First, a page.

“For unavoidable reasons, we regret to inform that the film The Dirty Picture will not be telecast today. Any inconvenience caused is deeply regretted.”
That’s the message which ran across Sony Entertainment Television (SET) as a ticker last Sunday, on the very day the much-spoken-of Vidya Balan hit was supposed to have its television premiere.
The literally last-minute cancellation was caused by a letter from the Ministry of Information & Broadcasting (MIB), directing SET to schedule the film for telecast only after 11 pm in light of the film’s apparently adult content. As a result, viewers who tuned in to catch the heavily promoted film were left disappointed and SET was saddled with the onerous task of figuring out what to do with the advertising it had sold around the two telecasts.
Not surprisingly, the eleventh-hour termination has led to a flurry of accusations and counter-accusations and much outrage within the fraternity.
There are some who blame the broadcaster, SET, for scoring an own goal and having only themselves to blame by scheduling a prime-time slot for a film that is ultimately the story of a B/C-grade actress who uses her sexuality as a tool to titillate the audience.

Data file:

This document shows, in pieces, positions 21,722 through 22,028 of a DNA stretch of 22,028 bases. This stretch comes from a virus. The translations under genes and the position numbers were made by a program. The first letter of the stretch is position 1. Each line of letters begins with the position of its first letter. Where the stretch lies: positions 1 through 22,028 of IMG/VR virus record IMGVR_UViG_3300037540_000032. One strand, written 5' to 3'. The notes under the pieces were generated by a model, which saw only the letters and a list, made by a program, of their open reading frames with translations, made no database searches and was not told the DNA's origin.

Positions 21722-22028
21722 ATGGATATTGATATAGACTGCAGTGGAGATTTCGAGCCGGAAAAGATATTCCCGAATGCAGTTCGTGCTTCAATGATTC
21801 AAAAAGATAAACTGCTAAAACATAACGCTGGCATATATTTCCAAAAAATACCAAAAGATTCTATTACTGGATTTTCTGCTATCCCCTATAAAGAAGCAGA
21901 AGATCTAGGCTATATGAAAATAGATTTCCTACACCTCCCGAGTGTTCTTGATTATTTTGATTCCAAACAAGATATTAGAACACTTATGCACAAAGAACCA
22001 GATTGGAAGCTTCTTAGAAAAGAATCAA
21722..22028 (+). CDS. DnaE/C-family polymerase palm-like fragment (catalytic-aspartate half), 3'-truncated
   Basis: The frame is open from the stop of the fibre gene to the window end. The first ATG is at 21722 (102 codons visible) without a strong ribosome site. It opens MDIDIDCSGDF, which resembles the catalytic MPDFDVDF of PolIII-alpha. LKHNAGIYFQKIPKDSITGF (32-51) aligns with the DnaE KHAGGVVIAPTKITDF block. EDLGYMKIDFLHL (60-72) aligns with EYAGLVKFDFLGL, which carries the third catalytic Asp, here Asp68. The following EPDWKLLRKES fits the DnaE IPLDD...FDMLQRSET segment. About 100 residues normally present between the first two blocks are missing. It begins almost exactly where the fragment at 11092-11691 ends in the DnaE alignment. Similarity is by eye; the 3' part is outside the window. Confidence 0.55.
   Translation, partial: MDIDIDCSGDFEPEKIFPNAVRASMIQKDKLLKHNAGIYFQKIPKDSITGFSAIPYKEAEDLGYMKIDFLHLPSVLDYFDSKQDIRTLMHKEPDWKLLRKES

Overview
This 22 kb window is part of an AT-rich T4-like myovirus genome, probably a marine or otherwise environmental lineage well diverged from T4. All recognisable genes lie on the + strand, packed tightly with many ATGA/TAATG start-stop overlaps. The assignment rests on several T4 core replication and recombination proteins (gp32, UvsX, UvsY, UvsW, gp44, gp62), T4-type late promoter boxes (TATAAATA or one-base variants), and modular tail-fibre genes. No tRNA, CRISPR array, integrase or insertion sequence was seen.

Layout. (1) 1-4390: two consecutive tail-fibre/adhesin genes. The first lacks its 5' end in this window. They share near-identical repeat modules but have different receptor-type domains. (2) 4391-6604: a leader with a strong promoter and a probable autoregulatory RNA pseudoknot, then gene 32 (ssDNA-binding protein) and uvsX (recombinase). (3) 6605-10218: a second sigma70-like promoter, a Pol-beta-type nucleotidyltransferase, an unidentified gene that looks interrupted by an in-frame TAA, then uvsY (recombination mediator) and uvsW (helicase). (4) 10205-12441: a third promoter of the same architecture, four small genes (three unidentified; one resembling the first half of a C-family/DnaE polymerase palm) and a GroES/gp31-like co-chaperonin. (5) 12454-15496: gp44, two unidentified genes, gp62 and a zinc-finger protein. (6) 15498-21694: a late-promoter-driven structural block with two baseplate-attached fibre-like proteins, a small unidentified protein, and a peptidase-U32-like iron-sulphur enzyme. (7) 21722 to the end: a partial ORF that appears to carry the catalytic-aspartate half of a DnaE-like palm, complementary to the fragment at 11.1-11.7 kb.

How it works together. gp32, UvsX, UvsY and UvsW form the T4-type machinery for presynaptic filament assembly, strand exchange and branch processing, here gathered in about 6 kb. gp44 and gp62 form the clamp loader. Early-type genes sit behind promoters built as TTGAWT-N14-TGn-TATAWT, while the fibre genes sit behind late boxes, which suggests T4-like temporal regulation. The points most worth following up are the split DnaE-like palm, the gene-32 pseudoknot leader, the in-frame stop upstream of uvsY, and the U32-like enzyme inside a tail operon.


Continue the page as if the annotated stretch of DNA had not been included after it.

On the other hand, those angered by the MIB intervention point out that the channel had undertaken many cuts to enable the film to get U/A certification so that it could be aired at a regular time. What is the point and sanctity of CBFC certification if it can be overruled, they ask. Many have also pointed out that the film won Ms Vidya Balan the National Award for her performance. So how can it be deemed unfit to be shown on national television?
To be honest, the National Award = national television argument is a bit specious. There is no denying that the award is richly deserved. Indeed we shared our appreciation for Vidya’s magnificent portrayal of Silk on this very page in our issue dated December 3, 2011 (Take a bow, Ms Balan!). However, a fabulous performance, or indeed a great film, need not necessarily mean that the same is suitable viewing for all age groups. Case in point: the 1969 multiple-Academy Award-winner for Best Picture, Best Director and Best Adapted Screenplay, Midnight Cowboy, which had ‘X’ rating.
That said, the premiere-that-wasn’t is a matter of great concern and affects us, the film fraternity, as much as it does the broadcaster community. Satellite rights have become one of our most crucial and substantial revenue streams, and especially in the case of the bigger films, the pre-selling of these rights pretty much underwrites the producer’s entire risk.
Given the TDP-aborted telecast saga, it stands to reason that broadcasters shall be very wary of acquiring films that could face similar regulatory threats. At the very least, satellite rights valuations are likely to fall significantly for films with ‘A’ certification, even if they subsequently edit the film to get a U/A certificate for television.
So if you are planning to make a film with adult content, you might want to take a closer look at the satellite rights recovery estimates in your revenue projections!